Is getting pregnant taking longer than expected? A Vanderbilt expert answers some common questions.
Trying to get pregnant is fun, right? Not for everyone. For couples who struggle with conceiving, the process can be frustrating and heartbreaking. Expert Donna Session, M.D., director of Vanderbilt University Medical Center’s Division of Reproductive Endocrinology and Infertility, answers some common questions about fertility.
First things first: When should I start to worry about infertility?
Infertility is defined as the inability to conceive after one year of regular intercourse without contraception in women under 35 and 6 months in women over 35. If there is a known reason for infertility, such as irregular periods, one should seek care right away. Approximately 10 to 20 percent of couples are infertile in the United States and the number of women using infertility services is rising.
Are there any lifestyle changes we should make or watch out for?
Smoking is associated with poorer sperm quality, loss of eggs and earlier menopause, lower pregnancy rates and increased chance of miscarriage. (Read about strategies to quit smoking here.) Heavy alcohol consumption and the use of recreational drugs can lower the chance of pregnancy. Heavy metals found in fish may lower the chance of pregnancy.
Nonsteroidal anti-inflammatory medications, such as aspirin and ibuprofen, can cause the egg to be trapped in the ovary. Women should try to use acetaminophen around the time of ovulation instead of nonsteroidal anti-inflammatory medications.
Antioxidants such as vitamins E and C may increase sperm count and movement. Testosterone will significantly lower the sperm count. However, the effect is reversible. High temperatures may affect sperm count and shape. The effect of boxer underwear is inconclusive; however, it is best for men to avoid high temperatures (such as hot tubs, saunas and computers on your lap).
Can caffeine hurt my chances of getting pregnant?
With such widespread consumption of caffeine, the potential health impact of caffeine use cannot be underestimated. Multiple studies have suggested that caffeine consumption increases the risk of miscarriage.
Women consuming greater than 200 mg of caffeine per day may have twice the miscarriage rate. Women who drink more than one cup of coffee a day are half as likely to become pregnant per month as compared to women who consume less. Patients undergoing in vitro fertilization who consumed even modest amounts of caffeine were likely to have decreased live birth rates.
In men, caffeine has been shown to improve sperm movement, which could increase the chance of pregnancy.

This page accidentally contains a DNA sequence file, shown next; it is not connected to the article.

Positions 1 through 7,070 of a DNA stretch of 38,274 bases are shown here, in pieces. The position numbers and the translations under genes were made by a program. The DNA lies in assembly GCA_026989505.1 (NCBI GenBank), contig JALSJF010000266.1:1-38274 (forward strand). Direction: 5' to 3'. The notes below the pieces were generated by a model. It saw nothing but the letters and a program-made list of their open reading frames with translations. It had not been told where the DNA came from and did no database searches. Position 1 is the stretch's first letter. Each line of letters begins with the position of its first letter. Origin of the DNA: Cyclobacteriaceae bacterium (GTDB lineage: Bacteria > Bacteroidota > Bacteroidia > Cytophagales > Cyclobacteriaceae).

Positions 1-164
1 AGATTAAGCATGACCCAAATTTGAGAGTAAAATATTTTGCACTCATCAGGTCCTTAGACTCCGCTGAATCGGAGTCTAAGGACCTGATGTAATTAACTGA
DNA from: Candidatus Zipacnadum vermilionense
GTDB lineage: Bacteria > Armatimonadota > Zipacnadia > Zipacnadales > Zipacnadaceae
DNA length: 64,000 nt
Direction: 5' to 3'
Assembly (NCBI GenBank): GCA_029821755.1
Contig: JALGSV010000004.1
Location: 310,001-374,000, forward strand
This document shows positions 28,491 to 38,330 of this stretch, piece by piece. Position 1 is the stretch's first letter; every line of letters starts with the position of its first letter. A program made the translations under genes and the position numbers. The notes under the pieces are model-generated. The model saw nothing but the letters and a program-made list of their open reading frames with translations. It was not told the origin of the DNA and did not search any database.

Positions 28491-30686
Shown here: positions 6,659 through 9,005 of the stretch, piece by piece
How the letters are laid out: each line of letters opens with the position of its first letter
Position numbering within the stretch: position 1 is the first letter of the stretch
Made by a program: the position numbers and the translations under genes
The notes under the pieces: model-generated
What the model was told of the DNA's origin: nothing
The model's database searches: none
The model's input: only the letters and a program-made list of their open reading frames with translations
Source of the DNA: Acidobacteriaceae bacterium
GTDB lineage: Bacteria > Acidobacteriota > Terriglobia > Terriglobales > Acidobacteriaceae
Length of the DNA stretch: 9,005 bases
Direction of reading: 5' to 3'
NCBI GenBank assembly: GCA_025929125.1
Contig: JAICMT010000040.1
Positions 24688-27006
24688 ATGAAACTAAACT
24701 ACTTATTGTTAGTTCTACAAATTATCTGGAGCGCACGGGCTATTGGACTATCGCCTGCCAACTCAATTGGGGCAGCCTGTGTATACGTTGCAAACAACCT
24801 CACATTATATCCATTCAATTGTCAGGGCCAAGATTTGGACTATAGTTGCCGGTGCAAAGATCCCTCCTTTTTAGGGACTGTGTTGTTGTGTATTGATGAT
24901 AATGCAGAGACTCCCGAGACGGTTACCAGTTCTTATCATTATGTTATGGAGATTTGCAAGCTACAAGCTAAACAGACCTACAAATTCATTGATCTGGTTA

What are the chances my husband is the source of infertility?
There is about a 35 percent chance that a male partner will have a problem that contributes to infertility. The semen analysis assesses the physical characteristic of the sperm, such as count, shape and movement. Long durations between ejaculations are associated with poor sperm quality. The highest quality of sperm is at intervals of 1-2 days.
Since the cycle of sperm production lasts approximately 70 to 80 days, an acute illness or exposure to toxic substances during this time may have adverse consequences on an isolated semen analysis. Abnormalities of the semen analysis should be confirmed by repeat testing on two or more occasions.
Treatment options may include insemination for mild and assistive reproductive technology for severe male factor infertility.
What are some options if we’re having problems conceiving?
In addition to advances in micro manipulation — including intracytoplasmic sperm injection (which allows people to conceive with very low sperm counts or abnormally shaped sperm) and preimplantation genetic diagnosis (which allows testing for genetic disorders) — recent developments in assistive reproductive technology have included freezing eggs in patients to preserve fertility.
Oocyte (egg) freezing has recently been recommended as standard of care before chemotherapy or radiation therapy. Both can cause menopause. Since 1995, assistive reproductive technology success rates have been collected by the Centers for Disease Control and Prevention, which provides a public national summary of assistive reproductive technology centers.
Many people considering assistive reproductive technology will use this report to find the “best clinic.” However, comparing clinic success rates with each other may be misleading because (1) success rates are reported in various ways, are not simple to interpret and may not reflect the most recent years; (2) no reported success rate is absolute, due to statistical margins of error; and (3) some clinics may see more patients with complex medical issues and difficulties.